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Can we make deaf employee–and his boss–learn and communicate with sign language?

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in Employment Law,Human Resources

Q. We recently hired a deaf employee who communicates exclusively by written notes. We are finding that this process is time-consuming and harms productivity. May we require the deaf worker and his supervisor to learn sign language? Can we terminate them if they refuse?

A. With regard to the supervisor, the answer is relatively straightforward: Employers generally have the right to require employees—especially managers—to acquire the skills the employer believes are necessary to effectively perform the functions of the job. 

Requiring the deaf worker to learn sign language, on the other hand, may lead to legal liability.

The ADA requires employers to reasonably accommodate qualified individuals with disabilities. Allowing a deaf worker to write notes to communicate in the work­­place will generally be considered to be a reasonable accommodation (unless it creates an undue hardship).

In an informal letter opinion issued earlier this year, the EEOC concluded that employers may not require deaf workers to learn sign language. In reaching this determination, the EEOC noted that an employer may choose among available accommodations. However, providing “a sign language interpreter for an individual who does not know sign language is not an effective accommodation.”

The EEOC also noted that guidance released earlier this year—“Enforcement Guidance on Reasonable Accommodation”—states that an employer is not relieved of the obligation to provide a reasonable accommodation simply because an individual fails to take prescribed medication, obtain treatment or use an assistive device.

The EEOC applied this finding to requiring deaf ­workers to learn sign language. It stated: “An employer could not refuse to provide a reasonable accommodation, such as communicating through the use of notes, for an individual who is deaf simply because the em­­ployer believes the individual should have learned sign language. Of course, a deaf person who does not know sign language might be unqualified for a position if communicating through the use of notes would not be effective or would pose an undue hardship, and if there are no other effective accommodations available.”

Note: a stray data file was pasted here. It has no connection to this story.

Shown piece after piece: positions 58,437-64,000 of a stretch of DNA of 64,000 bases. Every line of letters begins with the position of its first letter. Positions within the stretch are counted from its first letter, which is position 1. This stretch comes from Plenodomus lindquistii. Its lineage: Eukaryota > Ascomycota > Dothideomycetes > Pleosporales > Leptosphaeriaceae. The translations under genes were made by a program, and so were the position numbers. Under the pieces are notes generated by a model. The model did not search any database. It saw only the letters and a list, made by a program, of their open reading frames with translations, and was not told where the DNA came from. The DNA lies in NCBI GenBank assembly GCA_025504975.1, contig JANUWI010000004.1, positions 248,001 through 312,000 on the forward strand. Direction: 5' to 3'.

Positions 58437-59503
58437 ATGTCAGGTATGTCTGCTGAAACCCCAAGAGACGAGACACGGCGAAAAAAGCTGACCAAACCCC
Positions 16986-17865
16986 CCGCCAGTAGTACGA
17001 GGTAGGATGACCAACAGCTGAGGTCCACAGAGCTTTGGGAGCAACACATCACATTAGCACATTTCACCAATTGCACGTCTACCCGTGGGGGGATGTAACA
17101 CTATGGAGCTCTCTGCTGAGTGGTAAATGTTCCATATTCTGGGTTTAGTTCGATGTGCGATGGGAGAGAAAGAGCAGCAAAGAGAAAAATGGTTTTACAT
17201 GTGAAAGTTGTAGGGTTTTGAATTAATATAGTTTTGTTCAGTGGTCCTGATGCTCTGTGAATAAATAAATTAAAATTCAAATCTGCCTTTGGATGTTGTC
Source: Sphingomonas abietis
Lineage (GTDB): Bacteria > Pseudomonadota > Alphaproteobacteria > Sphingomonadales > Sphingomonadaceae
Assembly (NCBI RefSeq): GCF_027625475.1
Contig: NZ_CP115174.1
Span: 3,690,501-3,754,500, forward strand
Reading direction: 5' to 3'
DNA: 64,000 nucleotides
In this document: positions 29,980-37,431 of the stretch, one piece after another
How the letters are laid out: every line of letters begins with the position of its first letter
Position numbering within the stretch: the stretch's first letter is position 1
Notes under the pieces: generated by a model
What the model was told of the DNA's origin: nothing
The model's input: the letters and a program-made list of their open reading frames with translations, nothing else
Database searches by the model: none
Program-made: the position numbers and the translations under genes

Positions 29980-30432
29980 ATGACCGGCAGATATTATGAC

Thus, you may take adverse employment action against the deaf worker for refusing to learn sign language only if his failure to do so makes him unqualified for the job or if allowing him to communicate by notes would cause your company to experience an undue hardship.

In deciding how to react, it is important to note that you will face a high burden of proof if you attempt to assert either of those defenses.

{ 2 comments… read them below or add one }

Chris Haulmark May 21, 2012 at 10:04 am

I am really curious about what kind of job this is. If it’s something that requires ASL skills to do a job – then ALL of the employees involved must learn ASL – not just for the ASL interpreter to be used.

Think about this – Spanish speaking people who do not know English. Would they be refused a job if all the other employees use English as the choice of communication language? Then you see why the Spanish speaking folks will learn English.

Deaf people cannot just learn English because obviously it’s an disability that prevent themselves from being able to “speak” and “hear” English. Writing notes, using laptop to type, and whiteboards are all reasonable provided that this Deaf employee is decent with the English writing/reading skills.

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Sheryl May 20, 2012 at 3:12 pm

There are other means of accommodating the deaf individual. Use text or service called CAPTEL thru the phone. Not perfect but works well with non signing deaf people.

However most deaf people learn to either sign or lipread. Something in this situation is odd. I am a specialist who works with deaf people daily. Contact a deaf service center in your area or state rehab service for resources.

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